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Monday, March 14, 2016

The Oil Change

Good evening, dear readers. I hope your Monday has gone well.

Today was a much needed day spent working on the car. Since we purchased it last week and have been driving the car around town on errands and appointments, the scope of repairs needed has widened significantly. Right now, the high priority repairs involve replacing a back brake, as one of the shoes has broken off inside and makes a loud banging "GA-DUNK" sound every time the wheel turns (these are old-school drum brakes, not modern disc brakes. I actually thought it was the tire going flat the first time I heard the banging coming from the rear, only to find the tire was intact and holding air), and replacing the seatbelts since they're rotten and falling apart. As bad as limited functionality seatbelts are, the brake bothers me more than anything else because brakes are what actually stop a car from moving! Fortunately, the other brakes work, but they're not in great shape. I suspect the seller we bought the car from had the vehicle in parts and then haphazardly put it back together again when he wanted to sell it. It's drive-able, but the seller admitted he wasn't much of a mechanic.

As we are able to, repairs need to be made to the wiring in the instrument panel (it only has partial power) and the gas tank since we discovered yesterday that it leaks at the seal. There is also a tune-up in order. But thanks to a paperwork screwup from the insurance company, our payout check to make these repairs is being delayed. This pissed my husband off mightily since we need the money to make our car really safe for the road. But until the paperwork gets sorted out and fixed to the point where our payout can be sent, we'll do whatever rigging we can get away with to create some semblance of safety because we really need our car. This is what happens when you live in poverty in America. Your car may not be considered "safe" for the road by conventional standards, but you don't have much of a choice about whether or not to drive it because the alternatives are either nonexistant or too costly.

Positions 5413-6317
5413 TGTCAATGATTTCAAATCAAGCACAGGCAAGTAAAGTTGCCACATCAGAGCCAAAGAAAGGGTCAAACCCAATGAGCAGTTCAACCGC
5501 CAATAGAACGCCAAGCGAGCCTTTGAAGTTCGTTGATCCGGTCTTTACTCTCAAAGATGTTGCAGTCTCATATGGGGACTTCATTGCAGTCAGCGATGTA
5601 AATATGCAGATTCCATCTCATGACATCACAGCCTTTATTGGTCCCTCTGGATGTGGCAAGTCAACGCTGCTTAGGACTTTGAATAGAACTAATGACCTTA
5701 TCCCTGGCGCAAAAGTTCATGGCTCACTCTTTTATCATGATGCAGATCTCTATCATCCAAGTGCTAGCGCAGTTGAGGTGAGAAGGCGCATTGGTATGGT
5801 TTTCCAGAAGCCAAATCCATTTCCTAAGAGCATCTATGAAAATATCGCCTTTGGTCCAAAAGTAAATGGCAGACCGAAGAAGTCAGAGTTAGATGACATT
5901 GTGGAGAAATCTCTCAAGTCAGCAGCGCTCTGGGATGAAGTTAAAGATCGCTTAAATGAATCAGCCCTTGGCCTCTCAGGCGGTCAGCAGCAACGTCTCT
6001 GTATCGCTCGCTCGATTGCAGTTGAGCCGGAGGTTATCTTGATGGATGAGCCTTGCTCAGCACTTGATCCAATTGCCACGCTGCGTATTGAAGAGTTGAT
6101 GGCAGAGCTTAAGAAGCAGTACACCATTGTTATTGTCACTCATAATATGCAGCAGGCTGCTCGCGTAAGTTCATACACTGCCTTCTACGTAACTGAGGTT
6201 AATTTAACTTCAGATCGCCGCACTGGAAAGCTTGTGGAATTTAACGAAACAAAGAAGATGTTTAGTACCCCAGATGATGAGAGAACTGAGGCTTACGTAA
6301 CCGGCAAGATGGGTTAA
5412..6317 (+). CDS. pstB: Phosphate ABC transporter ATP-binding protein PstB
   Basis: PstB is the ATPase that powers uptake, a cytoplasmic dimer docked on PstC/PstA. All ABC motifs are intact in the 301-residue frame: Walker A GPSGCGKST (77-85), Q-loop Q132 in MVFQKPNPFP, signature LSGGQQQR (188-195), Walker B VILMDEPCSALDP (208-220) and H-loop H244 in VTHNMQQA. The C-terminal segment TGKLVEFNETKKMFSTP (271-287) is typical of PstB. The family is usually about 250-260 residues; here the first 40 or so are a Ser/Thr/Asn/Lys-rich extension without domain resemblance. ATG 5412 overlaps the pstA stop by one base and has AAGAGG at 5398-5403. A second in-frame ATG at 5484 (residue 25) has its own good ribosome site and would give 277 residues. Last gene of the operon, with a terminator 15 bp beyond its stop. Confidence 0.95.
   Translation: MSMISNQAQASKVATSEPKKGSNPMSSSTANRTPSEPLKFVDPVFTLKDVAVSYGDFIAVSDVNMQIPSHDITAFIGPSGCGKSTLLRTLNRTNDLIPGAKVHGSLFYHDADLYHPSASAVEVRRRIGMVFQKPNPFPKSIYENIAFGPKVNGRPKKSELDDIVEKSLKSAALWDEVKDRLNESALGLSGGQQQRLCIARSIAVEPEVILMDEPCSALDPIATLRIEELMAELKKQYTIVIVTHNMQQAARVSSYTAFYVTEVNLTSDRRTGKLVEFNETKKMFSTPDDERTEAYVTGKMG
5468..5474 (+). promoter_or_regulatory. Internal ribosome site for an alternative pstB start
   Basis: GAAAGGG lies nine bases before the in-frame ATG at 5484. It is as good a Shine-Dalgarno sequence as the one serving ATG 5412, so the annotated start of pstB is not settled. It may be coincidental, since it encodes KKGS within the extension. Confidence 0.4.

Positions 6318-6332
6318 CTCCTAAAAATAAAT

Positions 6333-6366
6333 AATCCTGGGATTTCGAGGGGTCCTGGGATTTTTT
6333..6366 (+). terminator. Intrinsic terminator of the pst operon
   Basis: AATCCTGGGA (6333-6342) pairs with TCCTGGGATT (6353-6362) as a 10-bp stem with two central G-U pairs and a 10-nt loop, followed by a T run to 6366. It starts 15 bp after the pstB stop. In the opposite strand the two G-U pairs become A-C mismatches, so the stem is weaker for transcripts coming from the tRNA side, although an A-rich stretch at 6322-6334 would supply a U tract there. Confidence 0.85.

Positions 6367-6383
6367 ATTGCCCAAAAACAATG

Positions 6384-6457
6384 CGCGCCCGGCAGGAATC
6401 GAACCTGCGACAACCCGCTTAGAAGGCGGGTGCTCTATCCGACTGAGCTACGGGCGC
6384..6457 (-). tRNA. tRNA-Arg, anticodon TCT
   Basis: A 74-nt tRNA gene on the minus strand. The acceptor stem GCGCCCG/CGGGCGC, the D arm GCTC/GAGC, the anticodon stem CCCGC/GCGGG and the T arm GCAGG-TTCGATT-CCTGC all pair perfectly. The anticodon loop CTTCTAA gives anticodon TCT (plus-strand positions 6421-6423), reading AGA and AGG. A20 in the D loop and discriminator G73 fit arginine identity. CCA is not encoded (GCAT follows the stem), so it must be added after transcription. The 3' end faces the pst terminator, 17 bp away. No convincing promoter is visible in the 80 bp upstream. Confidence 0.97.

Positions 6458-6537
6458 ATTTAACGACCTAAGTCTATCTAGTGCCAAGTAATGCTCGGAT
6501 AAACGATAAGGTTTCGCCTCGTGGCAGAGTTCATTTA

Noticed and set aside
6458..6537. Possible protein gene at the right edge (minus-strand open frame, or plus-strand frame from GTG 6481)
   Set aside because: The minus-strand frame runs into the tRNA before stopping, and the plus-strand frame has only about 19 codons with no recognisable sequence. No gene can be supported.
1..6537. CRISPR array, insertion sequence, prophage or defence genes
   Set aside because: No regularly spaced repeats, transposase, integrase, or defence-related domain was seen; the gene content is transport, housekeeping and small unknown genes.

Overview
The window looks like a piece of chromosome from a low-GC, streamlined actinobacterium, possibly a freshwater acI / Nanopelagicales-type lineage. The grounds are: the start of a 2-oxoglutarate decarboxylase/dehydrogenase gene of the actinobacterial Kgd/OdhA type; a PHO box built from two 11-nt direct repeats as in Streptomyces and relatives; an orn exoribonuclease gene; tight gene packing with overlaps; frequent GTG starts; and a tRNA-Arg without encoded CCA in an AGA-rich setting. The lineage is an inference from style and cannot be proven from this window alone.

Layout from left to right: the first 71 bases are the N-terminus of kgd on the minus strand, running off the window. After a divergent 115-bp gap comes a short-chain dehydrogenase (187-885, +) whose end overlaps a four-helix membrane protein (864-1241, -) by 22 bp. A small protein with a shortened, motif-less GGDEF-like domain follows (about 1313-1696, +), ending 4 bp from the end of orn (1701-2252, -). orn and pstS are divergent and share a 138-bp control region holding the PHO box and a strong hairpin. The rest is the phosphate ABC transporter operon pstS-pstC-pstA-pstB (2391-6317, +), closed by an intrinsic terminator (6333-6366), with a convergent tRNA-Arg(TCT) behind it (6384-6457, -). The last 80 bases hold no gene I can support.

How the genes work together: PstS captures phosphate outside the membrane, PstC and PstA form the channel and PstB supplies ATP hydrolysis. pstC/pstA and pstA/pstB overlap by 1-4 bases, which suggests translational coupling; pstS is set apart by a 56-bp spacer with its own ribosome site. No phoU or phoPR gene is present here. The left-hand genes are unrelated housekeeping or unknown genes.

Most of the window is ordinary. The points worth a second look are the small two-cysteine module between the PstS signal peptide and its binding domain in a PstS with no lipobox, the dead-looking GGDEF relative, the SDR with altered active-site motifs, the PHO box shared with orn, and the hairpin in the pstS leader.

Time to go to work

Since there's not much we can do without funds right now, we did our first oil change to kick start the tune-up (the seller, either through neglect or out of charity, provided us with parts like sparkplugs, hoses, clamps, etc to do a tune-up). My hubby bought a five gallon jug of blended heavy 10W-40 motor oil for the summer, and a new fuel filter. We also got a six-ton jack since our cholomobile is higher up off the ground and heavier than our Oldsmobile. Thanks to all the owners manuals and diagrams my husband has been downloading and meticulously studying in his characteristic Asperger's zeal, he knew right where the oil pan was and where to set the safety jacks in the front and sides of the car. I told him I'd do the work, but he was to point out what was what and where it was. He agreed to this instruction since learning how to repair and maintain my own automobile is a long-term goal of mine which he wholeheartedly supports.

Hubby setting up the jacks and getting ready to pump up the car

The first step in any oil change is to raise the car. People who DIY and can afford it, use a ramp. Others, like me, use jacks. Jacks aren't as safe as ramps, but they'll suffice. I did have a bit of a scare when I was pumping up the six-ton jack and the car slipped off of it. I was not under the car because it was not at an adequate height for me to squeeze under yet, but as soon as I noticed the wheels turn towards me I rolled out of the way as fast as I could as the jack fell and the car settled on all the safety jacks we'd set up. After my hubby lowered the jack, he reset it up again and resumed lifting the car, sending me around the raise the safety jacks as the car's level increased. With the amount of strength needed to lift and pump jacks, I can understand now why auto repairs are more typically considered a man's work, given that men are physically stronger than women. But, it doesn't excuse me from not knowing how its done since I don't trust that any man I may get involved with after my hubby dies will know anything about fixing cars in the first place! It took my own brother getting several flat tires before he learned how to change them instead of waiting for a tow truck to arrive.